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Secret Algarve: How to escape the tourist trail


April 5, 2018
(Updated February 21, 2020)

By Joey Tyson


Incredible beaches, world-class golf courses and eternal affordability have made the Algarve one of the most popular holiday regions in Europe.

But even here, among the high-rise resorts, stag dos and full English breakfasts, there’s a lesser-known beat to explore. Like its famous oranges, peel away the Algarve’s layers and there’s plenty to get stuck into.

From wild, untouched beaches and secluded surf spots, to the freshest seafood and peaceful hamlets, here’s the other Algarve.   

Explore deserted Atlantic beaches



The beaches of the Central Algarve might be overrun during summer, but venture west, past the high-rises of Albufeira and Portimao, leaving the bars of Lagos in your wake, and Portugal’s southern region becomes wild and unruly.

Here the beaches retain an untouched beauty. On the west coast, look for Praia do Bordeira in Carrapateira, Praia da Murração and Praia do Telheiro close to Vila do Bispo, and Praia do Cordoama.

Some of these beaches might be too rough for serious swimming as the currents are strong and the tide comes in quickly. Praia do Cordoama’s long, sweeping beach has Blue Flag status with seasonal lifeguard service, but others have nothing but a track down to the sand.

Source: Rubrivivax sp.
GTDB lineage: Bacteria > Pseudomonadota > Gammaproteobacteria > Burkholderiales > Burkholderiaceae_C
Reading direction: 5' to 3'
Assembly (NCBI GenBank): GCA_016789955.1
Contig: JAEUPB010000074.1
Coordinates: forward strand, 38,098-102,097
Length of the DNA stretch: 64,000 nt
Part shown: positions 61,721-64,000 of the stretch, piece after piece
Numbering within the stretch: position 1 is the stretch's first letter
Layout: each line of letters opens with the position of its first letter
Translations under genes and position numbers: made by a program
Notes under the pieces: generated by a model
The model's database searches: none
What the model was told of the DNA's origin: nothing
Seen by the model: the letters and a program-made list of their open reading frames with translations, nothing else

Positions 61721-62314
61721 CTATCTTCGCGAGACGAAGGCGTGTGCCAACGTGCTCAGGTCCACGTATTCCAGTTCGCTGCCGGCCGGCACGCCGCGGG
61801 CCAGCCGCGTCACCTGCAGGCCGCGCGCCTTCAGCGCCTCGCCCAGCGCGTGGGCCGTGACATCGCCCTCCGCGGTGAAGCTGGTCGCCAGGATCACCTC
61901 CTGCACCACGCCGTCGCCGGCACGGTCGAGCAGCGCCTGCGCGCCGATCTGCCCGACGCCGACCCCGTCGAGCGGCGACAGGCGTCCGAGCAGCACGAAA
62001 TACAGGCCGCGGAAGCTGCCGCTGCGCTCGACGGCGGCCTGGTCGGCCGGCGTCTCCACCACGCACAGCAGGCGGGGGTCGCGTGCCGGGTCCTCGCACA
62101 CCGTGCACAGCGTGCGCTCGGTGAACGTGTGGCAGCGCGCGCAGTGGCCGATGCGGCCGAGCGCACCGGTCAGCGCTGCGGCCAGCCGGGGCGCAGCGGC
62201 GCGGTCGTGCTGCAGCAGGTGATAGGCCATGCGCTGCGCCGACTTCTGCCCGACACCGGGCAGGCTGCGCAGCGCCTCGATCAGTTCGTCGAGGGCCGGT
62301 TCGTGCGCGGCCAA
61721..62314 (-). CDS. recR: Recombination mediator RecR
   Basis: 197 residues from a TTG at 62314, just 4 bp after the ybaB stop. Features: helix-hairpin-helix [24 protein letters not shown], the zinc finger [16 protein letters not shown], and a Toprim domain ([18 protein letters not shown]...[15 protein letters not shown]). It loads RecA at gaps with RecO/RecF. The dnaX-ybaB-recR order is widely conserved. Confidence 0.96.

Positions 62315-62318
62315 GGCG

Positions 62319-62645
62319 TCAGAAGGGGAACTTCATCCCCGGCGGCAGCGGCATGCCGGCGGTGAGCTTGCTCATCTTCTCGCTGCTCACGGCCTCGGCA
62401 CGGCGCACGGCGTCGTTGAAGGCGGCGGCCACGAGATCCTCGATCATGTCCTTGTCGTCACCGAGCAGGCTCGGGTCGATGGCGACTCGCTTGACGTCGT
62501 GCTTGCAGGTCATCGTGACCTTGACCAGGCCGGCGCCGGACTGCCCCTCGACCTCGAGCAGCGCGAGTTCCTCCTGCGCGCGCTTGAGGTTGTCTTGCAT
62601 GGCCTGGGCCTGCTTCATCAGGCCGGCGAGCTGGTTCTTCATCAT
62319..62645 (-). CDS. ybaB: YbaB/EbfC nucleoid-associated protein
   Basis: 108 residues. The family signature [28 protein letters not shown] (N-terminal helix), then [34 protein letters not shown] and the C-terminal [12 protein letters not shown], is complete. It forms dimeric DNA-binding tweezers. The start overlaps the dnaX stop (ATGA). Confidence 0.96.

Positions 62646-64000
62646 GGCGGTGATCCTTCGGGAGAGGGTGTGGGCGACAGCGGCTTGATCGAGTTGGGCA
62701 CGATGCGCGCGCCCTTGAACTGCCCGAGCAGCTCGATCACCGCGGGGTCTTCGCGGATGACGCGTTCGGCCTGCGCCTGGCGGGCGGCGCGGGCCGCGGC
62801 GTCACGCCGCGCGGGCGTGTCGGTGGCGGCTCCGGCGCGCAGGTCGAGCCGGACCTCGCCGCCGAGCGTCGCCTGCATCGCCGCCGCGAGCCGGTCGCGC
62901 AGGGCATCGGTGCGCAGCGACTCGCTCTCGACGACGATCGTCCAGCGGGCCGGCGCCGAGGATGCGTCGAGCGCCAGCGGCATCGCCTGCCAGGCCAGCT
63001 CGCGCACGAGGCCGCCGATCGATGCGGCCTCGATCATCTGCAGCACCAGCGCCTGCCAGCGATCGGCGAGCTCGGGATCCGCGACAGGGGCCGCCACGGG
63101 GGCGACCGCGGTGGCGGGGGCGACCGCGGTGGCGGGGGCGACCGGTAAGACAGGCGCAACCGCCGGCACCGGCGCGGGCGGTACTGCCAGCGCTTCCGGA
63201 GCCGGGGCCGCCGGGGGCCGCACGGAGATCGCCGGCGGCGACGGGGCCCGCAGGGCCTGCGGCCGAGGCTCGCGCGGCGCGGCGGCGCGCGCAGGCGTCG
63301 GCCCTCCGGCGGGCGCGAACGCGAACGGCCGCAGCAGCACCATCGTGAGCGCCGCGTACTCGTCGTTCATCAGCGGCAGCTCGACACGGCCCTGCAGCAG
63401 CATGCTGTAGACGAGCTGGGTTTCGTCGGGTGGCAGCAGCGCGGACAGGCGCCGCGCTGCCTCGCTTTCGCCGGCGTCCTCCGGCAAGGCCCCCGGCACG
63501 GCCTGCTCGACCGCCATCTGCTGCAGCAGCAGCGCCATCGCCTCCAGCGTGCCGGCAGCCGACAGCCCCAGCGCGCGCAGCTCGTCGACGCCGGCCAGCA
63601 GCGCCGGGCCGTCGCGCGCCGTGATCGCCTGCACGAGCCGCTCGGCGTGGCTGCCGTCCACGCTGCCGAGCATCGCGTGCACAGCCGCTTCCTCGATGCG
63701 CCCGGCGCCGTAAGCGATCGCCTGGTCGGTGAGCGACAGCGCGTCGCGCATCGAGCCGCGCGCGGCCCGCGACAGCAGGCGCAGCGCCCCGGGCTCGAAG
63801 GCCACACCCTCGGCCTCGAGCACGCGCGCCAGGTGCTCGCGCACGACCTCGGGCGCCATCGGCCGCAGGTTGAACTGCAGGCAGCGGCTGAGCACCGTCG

On the south coast, the waters are much calmer but the beaches are better known. Between Sagres and Lagos, beaches such as Burgau and Salema are likely to be quieter outside of summer.


Learn to surf on the west coast



Surfers flock to the Algarve all year round for its excellent waves, chilled vibes and temperate weather. Its western shore gets the best swells and has the quietest beaches.

Conditions are ideal for learners and veterans alike, but if it’s your first taste of the waves, there are plenty of surf schools that will have you catching breaks and barrel rolling like a seasoned pro in no time. Amado Surf Camp runs week-long boot camps from its three locations (Praia do Amado, Sagres and Carrapateira). Alternatively, Wavy Surf Camp offers comprehensive day sessions.

If you’re already an experienced surfer, take your board down to Praia do Beliche, a sandy beach tucked away at the foot of the mighty sea cliffs at Sagres.

Stay in a renovated Portuguese hamlet


Pedralva at sunset

A decade ago, the tiny hamlet of Pedralva had fewer than 10 inhabitants and many of the houses had fallen into terrible disrepair. After a painstaking and ambitious renovation project, 24 of the white-washed houses now operate as Aldeia da Pedralva, a peaceful retreat in the heart of the Costa Vicentina Parque Natural.

Hidden away in a shaded valley of cork and eucalyptus trees, this thriving eco-tourism venture is about as far as you can get from energetic resorts such as Albufeira.

The hamlet has a handful of places to eat but Pedralva is mostly a place for slow tourism. It’s for trekking in the hills, cycling on quiet back roads and generally escaping from the rest of the world; there is no Wi-Fi and no TVs in the rooms, and that’s the point.

See the sun set on Europe’s most south-westerly point



The lighthouse at Cabo de San Vicente is no secret and plenty visit the “end of the world” from nearby Sagres. Most drop by for a few hours to explore the lighthouse (and its bar), before heading to the nearby Fortaleza de Sagres.